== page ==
I wasn’t inclined to like Emily Yoffe’s recent Slate column, entitled “College Women: Stop Getting Drunk.” (No one gets between me and my Franzia). But the claims inside are worth getting angry about. Yoffe’s argument — that female binge drinking enables rapists — puts the blame for sexual assault in the victim’s hands.
I for one have seen quite enough victim-blaming this year. Consider recent events on Maryville, Missouri. Two girls, aged 13 and 14, snuck out one night to go to a party with some boys on the local high school football team. The older boys gave them alcohol, raped them, and then left Daisy Coleman, the older victim, outside in below-freezing temperatures for several hours. Luckily, when her mother found her, she was taken immediately to the hospital where doctors performed a rape kit and collected all necessary forensic evidence to convict her rapist. Yet charges against the 17-year-old attacker were dropped without the case ever going to trial, and the town of Maryville united around the boys.
Only recently did Daisy Coleman’s story gain national attention, thanks to an in-depth feature in the Kansas City Star. In her hometown of Maryville, Daisy’s fellow students felt no shame in victim blaming; they took to twitter calling her a “skank” and “crazy bitch” for pressing charges against a beloved football player. And victim blaming isn’t just for teenagers; a guest on Fox News recently mused, “Nobody forced her to drink … What did she expect to happen at one in the morning after sneaking out?”
(The obvious answer is: Not rape. Perhaps she should have expected a hangover. Maybe she should have expected to be grounded. She definitely should not have expected to be sexually assaulted.)
Such a line of thinking is clearly insensitive and morally reprehensible, but Yoffe’s article presents a similar argument. College women, nobody’s forcing you to drink. What do you expect to happen?
Unsurprisingly, the backlash to Yoffe’s column was immediate and inevitable, and it prompted Yoffe (who writes Slate’s “Dear Prudence” column) to respond to the outrage. After claiming that her critics were all misquoting her, eventually she accused them of trying to shut down the conversation entirely. And considering that Jezebel’s rebuttal included the line, “DON’T write “how not to get raped” columns in the first place,” you can see where Yoffe might have gotten the impression that she was being silenced.
No one is arguing that alcohol doesn’t play a role in sexual assault, especially on college campuses. In a study that Yoffe cites, 55% of collegiate rape victims report having been drinking.
But sobriety doesn’t guarantee safety. Yoffe wants to believe that if women would stop getting so drunk, they would get raped less often, but a full 45% of the rape victims in the above study report being completely sober at the time of their attack. (Yoffe also ignores the fact that women aren’t the only victims of sexual assault. Men get raped too, albeit less often.)
Moreover, Yoffe completely ignores the fact that the same study reports 74% of collegiate rape perpetrators having been drunk. If we want to reduce rape, and there’s a demographic that we’re encouraging to stop drinking, shouldn’t it be college men? Yoffe has every right to tell college students to stop getting drunk and making bad decisions. But let’s not ignore the ultimate bad decision: the decision to rape a classmate.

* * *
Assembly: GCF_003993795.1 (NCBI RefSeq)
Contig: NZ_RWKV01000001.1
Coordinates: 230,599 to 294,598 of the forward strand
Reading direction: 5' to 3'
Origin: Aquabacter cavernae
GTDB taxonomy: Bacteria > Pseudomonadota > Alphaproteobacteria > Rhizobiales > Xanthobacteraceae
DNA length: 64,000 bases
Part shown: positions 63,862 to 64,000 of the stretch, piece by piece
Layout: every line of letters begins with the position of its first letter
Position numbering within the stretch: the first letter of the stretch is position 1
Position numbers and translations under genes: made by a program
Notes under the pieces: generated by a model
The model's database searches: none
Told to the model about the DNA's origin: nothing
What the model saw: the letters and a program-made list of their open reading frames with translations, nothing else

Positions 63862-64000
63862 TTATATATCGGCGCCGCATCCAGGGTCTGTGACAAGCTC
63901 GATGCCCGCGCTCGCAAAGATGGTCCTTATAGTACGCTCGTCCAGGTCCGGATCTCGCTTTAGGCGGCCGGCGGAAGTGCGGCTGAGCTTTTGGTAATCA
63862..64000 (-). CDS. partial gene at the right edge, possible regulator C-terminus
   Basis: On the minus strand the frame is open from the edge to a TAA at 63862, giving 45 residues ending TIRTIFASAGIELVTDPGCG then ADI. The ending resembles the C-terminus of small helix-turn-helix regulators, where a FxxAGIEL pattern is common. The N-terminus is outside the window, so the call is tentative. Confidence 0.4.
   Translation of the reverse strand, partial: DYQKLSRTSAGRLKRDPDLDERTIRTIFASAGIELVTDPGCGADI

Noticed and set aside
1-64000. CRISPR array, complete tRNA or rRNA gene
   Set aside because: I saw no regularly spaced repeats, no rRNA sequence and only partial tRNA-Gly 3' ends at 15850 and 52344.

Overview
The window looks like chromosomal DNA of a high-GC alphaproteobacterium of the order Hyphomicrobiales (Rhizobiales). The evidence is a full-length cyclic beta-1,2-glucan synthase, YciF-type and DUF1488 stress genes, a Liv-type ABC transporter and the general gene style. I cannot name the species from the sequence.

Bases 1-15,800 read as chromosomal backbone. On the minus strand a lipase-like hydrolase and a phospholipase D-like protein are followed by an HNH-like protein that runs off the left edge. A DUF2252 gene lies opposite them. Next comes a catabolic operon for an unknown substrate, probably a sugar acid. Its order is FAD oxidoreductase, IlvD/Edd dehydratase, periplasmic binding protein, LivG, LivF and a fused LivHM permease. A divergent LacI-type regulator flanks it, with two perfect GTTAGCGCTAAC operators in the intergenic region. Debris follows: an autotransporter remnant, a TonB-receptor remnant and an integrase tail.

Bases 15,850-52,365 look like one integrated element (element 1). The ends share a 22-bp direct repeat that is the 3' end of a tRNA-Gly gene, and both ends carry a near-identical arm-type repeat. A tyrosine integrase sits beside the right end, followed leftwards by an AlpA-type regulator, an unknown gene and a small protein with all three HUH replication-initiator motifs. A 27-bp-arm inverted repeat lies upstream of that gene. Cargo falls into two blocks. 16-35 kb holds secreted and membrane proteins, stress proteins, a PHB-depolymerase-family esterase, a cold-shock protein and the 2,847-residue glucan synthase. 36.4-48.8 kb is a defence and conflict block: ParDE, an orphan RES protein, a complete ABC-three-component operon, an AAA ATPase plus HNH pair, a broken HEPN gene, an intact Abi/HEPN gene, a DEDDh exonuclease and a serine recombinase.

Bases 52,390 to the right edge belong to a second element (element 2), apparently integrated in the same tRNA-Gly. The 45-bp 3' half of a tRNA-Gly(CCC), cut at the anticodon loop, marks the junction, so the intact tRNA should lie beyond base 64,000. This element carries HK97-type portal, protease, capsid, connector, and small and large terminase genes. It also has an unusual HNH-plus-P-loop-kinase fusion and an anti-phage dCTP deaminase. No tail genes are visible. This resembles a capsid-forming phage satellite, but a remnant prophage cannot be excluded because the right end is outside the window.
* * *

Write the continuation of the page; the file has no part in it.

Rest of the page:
Still, Yoffe’s followup begs some interesting questions. Is it really taboo to tell potential victims how to minimize the risk of sexual assault? Should it be?
No and no. And tone matters; any well-intentioned “rape-prevention” advice can sound accusatory or condescending to a rape survivor. But most college women already know the conventional wisdom. Don’t leave your drink unattended. Stick with your friends. Look out for each other. Trust your instincts. Don’t drink the jungle juice. Know your limits.
We’ve been hearing these adages since high school. It’s all fine advice, but the expectation that women should live in fear of an acquaintance (or friend) “taking advantage” of our intoxication is mind-boggling. From puberty onward, we’re taught that unless we take great steps to avoid it, being raped is practically inevitable. And when a woman (or, too frequently, a girl) is raped, we don’t ask what could have possibly possessed the attacker. We ask, “How could she have avoided this?” We ask, “What did she do wrong?” We should be focusing our efforts on teaching people not to rape, but a lot of folks honestly believe that rape prevention is in the hands of the victims.
(Imagine it were any other crime, with a male victim: A college guy gets wasted, so a gang drags him outside, steals his money, and beats him while his friends watch. When he wakes up, hurt, confused, and embarrassed, everyone tells him he should have expected this to happen. He wasn’t looking out for himself! He shouldn’t have gotten so drunk! These things happen!)
So what do you say to college women? What should Yoffe tell her daughter, who will be starting college next fall?
Do try to stay safe. Look out for your friends, and make friends who will look out for you. Know who you can call if you ever feel uncomfortable. Buy a rape whistle if it makes you feel safer. Don’t drink unless you want to. But more importantly, know that if you ever report a sexual assault, you should be taken seriously no matter how drunk you were, how short your skirt was, or how long you’ve known the perpetrator.
And know that, if you are the victim of rape, it is never your fault.